Excessive sweating is medically referred to as hyperhidrosis. Hyperhidrosis typically occurs on the underarms, hands, feet, and face. It can be an embarrassing problem that significantly affects one’s quality of life.

What Is It?

Generally, hyperhidrosis is a benign condition and is not medically significant. In some situations, however, it can be associated with an underlying medical conditions such as nerve disorders, thyroid disease, diabetes, infections, and sometimes cancers. Hyperhidrosis may also result from certain medications that individuals are taking for other medical conditions. Cases of hyperhidrosis that are long-standing and have persisted since childhood are very often benign. Acute or new onset cases that occur suddenly may also be benign but should be evaluated for a possible underlying medical association.

How to Treat Excessive Sweating

Treatment options for hyperhidrosis range from the use of topical and/or oral agents to more invasive treatments, including surgery. The following is a list of treatment options that are currently available, ranging from least to most invasive:

  1. Topical solutions such as aluminum chloride are available in prescription strength.
  2. Oral medications can be used to halt sweat production from the sweat glands. Side effects, including blurry vision, dry mouth, and urinary retention, limit the use of these medications.
  3. Iontopheresis is a safe treatment in which an electric current is passed through the sweat glands and somehow suppresses their activity. The mechanism of action has yet to be fully understood. Tareen Dermatology typically recommends DermaDry as an iontophoresis device. In the United States, this prescription device requires a medical appointment.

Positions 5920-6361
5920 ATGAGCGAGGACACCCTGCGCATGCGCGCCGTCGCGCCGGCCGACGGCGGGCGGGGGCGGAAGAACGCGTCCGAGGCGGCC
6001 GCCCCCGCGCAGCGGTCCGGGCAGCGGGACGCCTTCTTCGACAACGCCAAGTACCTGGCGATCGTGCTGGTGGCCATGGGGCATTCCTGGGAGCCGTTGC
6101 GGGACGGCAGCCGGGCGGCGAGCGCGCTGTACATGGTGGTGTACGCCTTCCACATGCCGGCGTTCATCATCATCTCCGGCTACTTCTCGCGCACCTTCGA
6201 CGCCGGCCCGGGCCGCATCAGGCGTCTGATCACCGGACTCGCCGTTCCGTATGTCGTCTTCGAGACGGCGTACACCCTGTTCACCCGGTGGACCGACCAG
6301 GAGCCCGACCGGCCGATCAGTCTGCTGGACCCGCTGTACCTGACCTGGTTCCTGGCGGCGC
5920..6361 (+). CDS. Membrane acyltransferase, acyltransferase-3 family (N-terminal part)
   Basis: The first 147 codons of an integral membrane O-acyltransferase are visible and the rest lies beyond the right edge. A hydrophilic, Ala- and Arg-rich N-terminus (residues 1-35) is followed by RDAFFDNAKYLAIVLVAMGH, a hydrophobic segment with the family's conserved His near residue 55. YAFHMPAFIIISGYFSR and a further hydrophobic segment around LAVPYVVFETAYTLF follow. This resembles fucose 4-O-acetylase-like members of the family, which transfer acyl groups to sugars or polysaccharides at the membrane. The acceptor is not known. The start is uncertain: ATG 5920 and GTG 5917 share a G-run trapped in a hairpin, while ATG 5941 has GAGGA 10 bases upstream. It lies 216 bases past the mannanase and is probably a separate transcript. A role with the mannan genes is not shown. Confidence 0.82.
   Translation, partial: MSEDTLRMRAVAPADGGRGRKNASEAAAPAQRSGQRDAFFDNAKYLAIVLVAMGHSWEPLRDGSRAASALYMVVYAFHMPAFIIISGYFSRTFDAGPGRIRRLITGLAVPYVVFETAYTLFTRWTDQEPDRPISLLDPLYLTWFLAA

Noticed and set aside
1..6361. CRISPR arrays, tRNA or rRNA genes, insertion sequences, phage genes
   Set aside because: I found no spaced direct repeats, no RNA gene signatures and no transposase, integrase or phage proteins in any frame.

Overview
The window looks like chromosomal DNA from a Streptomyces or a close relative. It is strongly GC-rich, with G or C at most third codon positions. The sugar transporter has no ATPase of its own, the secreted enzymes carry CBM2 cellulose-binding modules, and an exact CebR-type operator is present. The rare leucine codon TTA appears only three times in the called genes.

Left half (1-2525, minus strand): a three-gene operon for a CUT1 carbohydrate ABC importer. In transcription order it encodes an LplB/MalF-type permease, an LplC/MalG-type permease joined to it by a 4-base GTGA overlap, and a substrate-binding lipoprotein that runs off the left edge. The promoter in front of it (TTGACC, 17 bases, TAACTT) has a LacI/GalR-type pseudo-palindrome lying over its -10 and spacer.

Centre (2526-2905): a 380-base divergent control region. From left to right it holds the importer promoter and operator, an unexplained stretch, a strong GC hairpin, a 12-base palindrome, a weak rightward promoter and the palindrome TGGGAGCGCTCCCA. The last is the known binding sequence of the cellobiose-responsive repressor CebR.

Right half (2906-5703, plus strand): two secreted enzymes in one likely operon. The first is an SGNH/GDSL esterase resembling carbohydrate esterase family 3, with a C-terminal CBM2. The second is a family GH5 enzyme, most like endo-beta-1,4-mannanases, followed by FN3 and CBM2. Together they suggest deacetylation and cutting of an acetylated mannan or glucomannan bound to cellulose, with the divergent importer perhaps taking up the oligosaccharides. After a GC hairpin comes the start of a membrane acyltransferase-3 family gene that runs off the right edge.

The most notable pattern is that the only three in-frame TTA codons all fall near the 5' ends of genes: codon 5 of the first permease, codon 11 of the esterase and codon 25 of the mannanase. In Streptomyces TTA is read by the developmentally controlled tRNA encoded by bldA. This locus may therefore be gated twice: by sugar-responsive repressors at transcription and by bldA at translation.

4. Botox or Dysport injections are a safe and effective treatment to diminish sweat production from the sweat glands, and the effects can last 6-9 months. Of note, Dr. Tareen does not accept insurance for this procedure because of the varying intricacies of every individual’s insurance plan. The charge for 100 Botox or 300 units of Dysport is $1,295 per vial and may require several vials depending on the treated area.
  5. Liposuction and laser treatments can be used to injure the sweat glands under the skin and diminish their activity.
  6. Surgical cutting of the nerve that activates the sweat glands. This, however, is an invasive procedure with potential significant side effects and is reserved only for extreme cases.

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Is Hyperhidrosis associated with anxiety and depression?

Recent studies have shown that hyperhidrosis is strongly associated with depression and anxiety. Anxiety was seen in 21.2% of patients who suffer from hyperhidrosis, compared to 7.5% of people who did not suffer from excessive sweating. Depression was seen in 27.2% of patients with hyperhidrosis compared to 9.7% of patients without hyperhidrosis.

At Tareen Dermatology we will strive to manage not only our patients’ excessive sweating, but also the anxiety and depression associated with it. Please contact our Roseville or Faribault dermatology offices if you need help with the troublesome condition.

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